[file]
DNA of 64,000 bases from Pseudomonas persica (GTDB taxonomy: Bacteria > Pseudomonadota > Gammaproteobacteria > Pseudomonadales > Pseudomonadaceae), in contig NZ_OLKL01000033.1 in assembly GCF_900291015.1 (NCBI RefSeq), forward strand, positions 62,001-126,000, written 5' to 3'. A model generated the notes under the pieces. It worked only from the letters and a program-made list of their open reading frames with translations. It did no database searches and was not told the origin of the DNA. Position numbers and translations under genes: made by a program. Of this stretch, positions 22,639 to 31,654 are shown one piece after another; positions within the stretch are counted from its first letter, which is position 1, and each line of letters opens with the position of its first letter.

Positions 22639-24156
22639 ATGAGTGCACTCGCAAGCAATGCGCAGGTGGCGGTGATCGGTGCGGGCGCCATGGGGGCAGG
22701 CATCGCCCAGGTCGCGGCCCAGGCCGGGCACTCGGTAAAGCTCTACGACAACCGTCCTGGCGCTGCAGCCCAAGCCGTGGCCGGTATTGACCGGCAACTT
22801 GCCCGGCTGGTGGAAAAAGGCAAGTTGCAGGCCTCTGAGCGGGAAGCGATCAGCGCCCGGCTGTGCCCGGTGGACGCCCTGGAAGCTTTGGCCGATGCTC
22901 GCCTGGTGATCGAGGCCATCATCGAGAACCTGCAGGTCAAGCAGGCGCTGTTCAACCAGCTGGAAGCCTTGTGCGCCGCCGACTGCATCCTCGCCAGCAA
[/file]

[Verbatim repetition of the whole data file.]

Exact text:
DNA of 64,000 bases from Pseudomonas persica (GTDB taxonomy: Bacteria > Pseudomonadota > Gammaproteobacteria > Pseudomonadales > Pseudomonadaceae), in contig NZ_OLKL01000033.1 in assembly GCF_900291015.1 (NCBI RefSeq), forward strand, positions 62,001-126,000, written 5' to 3'. A model generated the notes under the pieces. It worked only from the letters and a program-made list of their open reading frames with translations. It did no database searches and was not told the origin of the DNA. Position numbers and translations under genes: made by a program. Of this stretch, positions 22,639 to 31,654 are shown one piece after another; positions within the stretch are counted from its first letter, which is position 1, and each line of letters opens with the position of its first letter.

Positions 22639-24156
22639 ATGAGTGCACTCGCAAGCAATGCGCAGGTGGCGGTGATCGGTGCGGGCGCCATGGGGGCAGG
22701 CATCGCCCAGGTCGCGGCCCAGGCCGGGCACTCGGTAAAGCTCTACGACAACCGTCCTGGCGCTGCAGCCCAAGCCGTGGCCGGTATTGACCGGCAACTT
22801 GCCCGGCTGGTGGAAAAAGGCAAGTTGCAGGCCTCTGAGCGGGAAGCGATCAGCGCCCGGCTGTGCCCGGTGGACGCCCTGGAAGCTTTGGCCGATGCTC
22901 GCCTGGTGATCGAGGCCATCATCGAGAACCTGCAGGTCAAGCAGGCGCTGTTCAACCAGCTGGAAGCCTTGTGCGCCGCCGACTGCATCCTCGCCAGCAA